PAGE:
Rural Round-up

EU ramps up dairy production again – Keith Woodford:

The EU has now released dairy production statistics for February 2016 and from a New Zealand perspective the news is all bad. Daily milk production has increased 6.5% from January to February. Some increase was expected – February is always higher than January on a daily basis – but the extent of the increase is a surprise.

The combined January and February production is up 7.4% from last year, and February production, once adjusted for the leap year, is up almost 10% on a daily basis from January last year.

There are some glimmers of hope in other parts of the world, and I will come to that later in this article. First, more about Europe. . . 

Silver Fern Farms’ response to requisition for shareholder meeting:

On 13 April, Silver Fern Farms received a requisition led by Mr John Shrimpton and Mr Blair Gallagher, representing a group of 80 shareholders. The requisition is for the Board of Silver Fern Farms to call a special meeting of shareholders to consider the following resolution:

“Resolution: as a Special Resolution:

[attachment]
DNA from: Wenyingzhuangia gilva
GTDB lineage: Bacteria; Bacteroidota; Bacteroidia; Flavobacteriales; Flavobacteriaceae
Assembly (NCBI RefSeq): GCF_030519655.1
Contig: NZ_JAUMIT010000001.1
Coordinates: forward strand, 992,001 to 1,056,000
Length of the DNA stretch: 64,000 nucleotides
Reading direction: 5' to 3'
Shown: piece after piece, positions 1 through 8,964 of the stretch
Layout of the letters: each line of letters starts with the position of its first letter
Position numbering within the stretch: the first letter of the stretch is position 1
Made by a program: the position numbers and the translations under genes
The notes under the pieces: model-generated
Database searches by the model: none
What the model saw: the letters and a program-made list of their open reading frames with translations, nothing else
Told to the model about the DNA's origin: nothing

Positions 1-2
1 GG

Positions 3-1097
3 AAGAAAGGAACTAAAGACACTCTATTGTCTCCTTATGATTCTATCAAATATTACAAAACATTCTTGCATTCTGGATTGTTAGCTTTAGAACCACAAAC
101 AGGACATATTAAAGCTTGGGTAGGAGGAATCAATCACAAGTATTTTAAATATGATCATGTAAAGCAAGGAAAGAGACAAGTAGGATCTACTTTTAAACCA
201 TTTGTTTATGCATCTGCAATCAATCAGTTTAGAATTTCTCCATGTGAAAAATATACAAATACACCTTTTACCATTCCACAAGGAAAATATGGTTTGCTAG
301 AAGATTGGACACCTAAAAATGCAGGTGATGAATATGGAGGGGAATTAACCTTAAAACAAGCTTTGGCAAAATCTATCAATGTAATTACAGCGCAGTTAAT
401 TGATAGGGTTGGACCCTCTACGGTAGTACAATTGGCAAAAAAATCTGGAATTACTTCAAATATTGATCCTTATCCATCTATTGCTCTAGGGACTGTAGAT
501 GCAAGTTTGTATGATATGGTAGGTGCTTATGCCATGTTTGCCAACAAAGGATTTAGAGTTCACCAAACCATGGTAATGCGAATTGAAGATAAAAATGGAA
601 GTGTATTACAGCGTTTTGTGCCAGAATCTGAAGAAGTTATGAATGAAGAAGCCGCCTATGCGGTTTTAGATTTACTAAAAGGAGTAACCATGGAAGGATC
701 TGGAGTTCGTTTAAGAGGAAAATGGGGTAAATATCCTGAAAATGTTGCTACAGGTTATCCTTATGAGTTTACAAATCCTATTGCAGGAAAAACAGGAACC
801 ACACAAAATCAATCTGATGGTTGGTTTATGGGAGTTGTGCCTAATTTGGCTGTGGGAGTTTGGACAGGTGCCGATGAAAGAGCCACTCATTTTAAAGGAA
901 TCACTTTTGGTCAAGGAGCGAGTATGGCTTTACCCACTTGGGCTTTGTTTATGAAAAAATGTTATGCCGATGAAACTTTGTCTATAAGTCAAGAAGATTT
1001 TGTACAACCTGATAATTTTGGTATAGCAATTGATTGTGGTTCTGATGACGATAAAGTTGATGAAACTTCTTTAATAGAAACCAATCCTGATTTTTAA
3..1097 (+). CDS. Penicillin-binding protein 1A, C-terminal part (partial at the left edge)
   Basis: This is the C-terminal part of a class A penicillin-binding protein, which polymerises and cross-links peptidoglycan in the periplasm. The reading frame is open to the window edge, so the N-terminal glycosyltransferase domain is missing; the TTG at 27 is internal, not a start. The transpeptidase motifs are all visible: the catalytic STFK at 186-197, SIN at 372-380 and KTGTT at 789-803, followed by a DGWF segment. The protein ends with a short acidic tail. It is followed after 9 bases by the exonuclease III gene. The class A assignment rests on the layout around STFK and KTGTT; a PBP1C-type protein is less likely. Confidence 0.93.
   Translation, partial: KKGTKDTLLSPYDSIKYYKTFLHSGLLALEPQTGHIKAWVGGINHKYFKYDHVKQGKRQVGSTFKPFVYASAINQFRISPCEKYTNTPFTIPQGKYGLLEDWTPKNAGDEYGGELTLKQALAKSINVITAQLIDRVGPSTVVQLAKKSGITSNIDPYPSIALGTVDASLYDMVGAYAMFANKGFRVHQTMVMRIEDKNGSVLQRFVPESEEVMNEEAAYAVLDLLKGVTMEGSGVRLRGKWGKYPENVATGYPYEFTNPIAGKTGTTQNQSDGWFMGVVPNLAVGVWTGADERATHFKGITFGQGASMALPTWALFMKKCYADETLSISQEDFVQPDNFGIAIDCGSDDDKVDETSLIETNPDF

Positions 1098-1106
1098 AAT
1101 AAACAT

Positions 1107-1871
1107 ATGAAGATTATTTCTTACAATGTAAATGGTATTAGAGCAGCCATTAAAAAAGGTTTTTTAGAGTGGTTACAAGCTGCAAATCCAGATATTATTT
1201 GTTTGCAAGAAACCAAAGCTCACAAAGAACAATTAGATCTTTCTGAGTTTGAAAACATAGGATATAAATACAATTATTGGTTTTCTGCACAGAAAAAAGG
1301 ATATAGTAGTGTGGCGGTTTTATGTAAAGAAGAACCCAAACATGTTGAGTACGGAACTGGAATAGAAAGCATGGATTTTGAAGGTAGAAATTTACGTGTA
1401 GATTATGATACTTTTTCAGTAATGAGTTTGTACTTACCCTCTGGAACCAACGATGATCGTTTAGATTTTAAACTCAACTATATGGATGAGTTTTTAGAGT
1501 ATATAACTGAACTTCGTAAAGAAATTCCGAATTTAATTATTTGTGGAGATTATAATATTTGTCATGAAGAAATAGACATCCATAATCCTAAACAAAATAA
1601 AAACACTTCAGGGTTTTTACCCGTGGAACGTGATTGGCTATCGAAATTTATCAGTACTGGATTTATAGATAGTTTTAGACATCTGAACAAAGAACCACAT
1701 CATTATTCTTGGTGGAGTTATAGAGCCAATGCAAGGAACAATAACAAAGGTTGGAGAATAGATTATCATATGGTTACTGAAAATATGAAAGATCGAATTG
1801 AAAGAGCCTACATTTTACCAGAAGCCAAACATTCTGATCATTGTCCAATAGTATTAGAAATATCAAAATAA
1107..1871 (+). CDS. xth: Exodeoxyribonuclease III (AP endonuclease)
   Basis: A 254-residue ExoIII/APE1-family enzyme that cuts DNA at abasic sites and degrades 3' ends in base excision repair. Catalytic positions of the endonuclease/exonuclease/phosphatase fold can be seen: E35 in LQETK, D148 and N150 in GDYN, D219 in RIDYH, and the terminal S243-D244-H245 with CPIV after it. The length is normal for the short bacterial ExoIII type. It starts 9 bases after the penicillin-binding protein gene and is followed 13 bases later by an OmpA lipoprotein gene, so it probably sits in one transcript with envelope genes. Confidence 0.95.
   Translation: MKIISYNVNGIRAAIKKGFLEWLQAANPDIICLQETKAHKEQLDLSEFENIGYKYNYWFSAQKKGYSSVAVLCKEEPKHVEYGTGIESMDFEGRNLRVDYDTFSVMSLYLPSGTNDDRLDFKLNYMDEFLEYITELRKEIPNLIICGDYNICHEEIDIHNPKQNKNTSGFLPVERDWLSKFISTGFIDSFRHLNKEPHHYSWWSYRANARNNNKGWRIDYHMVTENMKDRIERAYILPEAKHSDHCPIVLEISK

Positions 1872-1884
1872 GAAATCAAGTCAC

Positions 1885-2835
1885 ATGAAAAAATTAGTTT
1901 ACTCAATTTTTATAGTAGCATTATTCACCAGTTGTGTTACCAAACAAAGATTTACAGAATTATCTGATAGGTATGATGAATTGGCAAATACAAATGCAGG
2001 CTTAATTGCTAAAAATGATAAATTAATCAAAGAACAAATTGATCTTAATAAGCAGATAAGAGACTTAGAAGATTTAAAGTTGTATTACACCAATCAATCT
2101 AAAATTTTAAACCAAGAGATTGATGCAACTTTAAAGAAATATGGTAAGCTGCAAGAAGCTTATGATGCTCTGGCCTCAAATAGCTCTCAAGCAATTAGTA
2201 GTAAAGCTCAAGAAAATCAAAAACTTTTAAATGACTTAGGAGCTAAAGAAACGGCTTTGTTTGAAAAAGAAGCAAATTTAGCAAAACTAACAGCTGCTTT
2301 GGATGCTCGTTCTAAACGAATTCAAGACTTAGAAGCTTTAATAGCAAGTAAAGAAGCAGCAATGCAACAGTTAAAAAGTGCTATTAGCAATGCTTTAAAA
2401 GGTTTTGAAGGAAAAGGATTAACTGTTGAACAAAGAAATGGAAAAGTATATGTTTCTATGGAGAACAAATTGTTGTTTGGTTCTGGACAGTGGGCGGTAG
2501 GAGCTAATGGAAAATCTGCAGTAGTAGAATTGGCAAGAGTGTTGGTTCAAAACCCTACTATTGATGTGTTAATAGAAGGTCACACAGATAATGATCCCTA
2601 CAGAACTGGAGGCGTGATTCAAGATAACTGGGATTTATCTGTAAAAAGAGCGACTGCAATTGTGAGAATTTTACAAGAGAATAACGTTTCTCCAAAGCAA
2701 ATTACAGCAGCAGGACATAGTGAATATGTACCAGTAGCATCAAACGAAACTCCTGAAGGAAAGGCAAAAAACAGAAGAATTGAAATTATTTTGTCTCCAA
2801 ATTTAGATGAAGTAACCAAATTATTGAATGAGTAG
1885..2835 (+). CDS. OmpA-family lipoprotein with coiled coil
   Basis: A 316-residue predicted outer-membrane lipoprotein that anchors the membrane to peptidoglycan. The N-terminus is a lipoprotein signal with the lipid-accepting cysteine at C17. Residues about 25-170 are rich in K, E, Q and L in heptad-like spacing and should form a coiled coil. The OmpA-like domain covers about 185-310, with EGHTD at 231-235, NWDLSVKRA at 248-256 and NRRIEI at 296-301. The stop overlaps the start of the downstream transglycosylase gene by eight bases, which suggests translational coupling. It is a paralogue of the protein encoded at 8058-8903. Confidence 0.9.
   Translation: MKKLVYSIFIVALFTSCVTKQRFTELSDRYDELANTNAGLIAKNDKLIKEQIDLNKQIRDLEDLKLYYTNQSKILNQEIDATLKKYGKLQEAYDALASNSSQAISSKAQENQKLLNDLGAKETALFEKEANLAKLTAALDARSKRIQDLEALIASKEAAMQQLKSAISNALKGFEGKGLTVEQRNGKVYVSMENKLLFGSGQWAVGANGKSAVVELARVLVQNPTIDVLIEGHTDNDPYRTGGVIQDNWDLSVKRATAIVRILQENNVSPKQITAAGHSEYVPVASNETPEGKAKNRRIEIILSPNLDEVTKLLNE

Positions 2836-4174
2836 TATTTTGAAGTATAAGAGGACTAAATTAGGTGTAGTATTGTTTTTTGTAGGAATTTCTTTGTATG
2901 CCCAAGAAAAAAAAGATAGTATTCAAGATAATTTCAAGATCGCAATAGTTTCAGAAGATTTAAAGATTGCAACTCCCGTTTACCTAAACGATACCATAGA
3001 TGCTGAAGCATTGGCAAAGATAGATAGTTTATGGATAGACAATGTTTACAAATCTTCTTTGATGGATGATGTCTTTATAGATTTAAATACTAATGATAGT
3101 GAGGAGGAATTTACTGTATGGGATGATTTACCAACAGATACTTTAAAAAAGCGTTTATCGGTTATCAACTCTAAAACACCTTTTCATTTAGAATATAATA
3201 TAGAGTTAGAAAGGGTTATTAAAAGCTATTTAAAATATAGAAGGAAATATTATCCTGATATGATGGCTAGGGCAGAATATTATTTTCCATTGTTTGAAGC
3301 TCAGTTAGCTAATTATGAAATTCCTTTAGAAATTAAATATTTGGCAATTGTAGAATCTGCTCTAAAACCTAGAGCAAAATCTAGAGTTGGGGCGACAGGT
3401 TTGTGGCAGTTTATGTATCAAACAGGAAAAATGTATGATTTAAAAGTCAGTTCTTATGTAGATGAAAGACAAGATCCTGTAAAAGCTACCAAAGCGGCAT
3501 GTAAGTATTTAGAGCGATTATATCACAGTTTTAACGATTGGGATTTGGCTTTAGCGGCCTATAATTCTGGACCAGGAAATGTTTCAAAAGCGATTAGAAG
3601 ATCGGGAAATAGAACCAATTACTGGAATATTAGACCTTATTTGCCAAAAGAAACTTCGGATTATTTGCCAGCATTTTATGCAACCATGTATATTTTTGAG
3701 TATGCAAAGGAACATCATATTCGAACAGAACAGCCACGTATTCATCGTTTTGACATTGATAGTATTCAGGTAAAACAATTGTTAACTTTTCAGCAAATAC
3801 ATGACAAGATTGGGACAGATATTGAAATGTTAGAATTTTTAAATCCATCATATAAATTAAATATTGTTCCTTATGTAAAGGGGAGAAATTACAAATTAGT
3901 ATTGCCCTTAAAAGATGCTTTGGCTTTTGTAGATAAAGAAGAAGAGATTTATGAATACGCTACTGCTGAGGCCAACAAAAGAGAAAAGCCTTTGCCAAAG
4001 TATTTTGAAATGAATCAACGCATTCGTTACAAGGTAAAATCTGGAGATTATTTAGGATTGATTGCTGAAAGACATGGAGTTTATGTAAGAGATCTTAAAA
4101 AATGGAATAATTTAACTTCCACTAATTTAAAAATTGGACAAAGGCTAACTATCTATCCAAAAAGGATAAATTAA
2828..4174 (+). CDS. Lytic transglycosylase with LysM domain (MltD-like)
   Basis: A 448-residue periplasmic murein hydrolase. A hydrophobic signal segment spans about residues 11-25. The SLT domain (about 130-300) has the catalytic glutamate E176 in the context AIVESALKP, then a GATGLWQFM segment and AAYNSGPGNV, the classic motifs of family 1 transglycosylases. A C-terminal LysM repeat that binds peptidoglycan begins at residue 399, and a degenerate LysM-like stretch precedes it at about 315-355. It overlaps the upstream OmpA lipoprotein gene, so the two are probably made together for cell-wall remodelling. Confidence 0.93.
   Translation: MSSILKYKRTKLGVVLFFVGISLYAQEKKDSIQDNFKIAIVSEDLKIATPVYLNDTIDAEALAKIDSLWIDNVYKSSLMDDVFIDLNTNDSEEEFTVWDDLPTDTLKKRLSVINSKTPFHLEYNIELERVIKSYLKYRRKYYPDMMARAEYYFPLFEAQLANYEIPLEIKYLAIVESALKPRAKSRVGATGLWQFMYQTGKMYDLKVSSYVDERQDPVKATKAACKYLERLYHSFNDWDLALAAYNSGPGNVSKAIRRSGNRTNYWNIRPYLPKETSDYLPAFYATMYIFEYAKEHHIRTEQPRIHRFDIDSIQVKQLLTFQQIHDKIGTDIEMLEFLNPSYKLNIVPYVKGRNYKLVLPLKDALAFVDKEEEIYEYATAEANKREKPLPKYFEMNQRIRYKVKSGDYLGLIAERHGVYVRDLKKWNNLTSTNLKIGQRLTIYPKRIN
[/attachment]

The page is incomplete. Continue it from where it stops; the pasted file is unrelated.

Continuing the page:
That the shareholders of Silver Fern Farms Limited (the Company) hereby approve the proposed partnership of the Company with Shanghai Maling and the restructure described in the Notice of Meeting and Shareholder Information Pack dated 28 September 2015 by way of this special resolution of shareholders.” . . 

Quit humanising animal agriculture – Kellie for Ag:

There is a difference between human and humane. I think people are forgetting that very important difference.

The last few weeks I’ve been dealing with animal rights activist on my Facebook page and I was quite stunned at what they were saying to me. One of my ‘favorites’ was, “How would you like it if I raped your mother and killed your father and siblings?”.

This comment bothered me in more than just one way. First of all, don’t you dare threaten my family. Second, humans and cattle are not in the same ‘playing field’. Survival of the fittest isn’t about equal rights for everyone.

If animal rights activist had their way: . . .

Livestock broker tackles broncos – Sally Rae:

He’s a bronc riding, world-record setting “stick-throwing” stock agent.

At just 21, Madison Taylor has already represented New Zealand in two very diverse activities, pipe bands and rodeo.

Now living in the Hakataramea Valley, Mr Taylor works for South Island-based independent livestock broking firm Peter Walsh and Associates. ……….. 

Schools to help name biosecurity puppies:

The Ministry for Primary Industries has proudly welcomed six new biosecurity puppies and is giving New Zealand schools the chance to name one of them.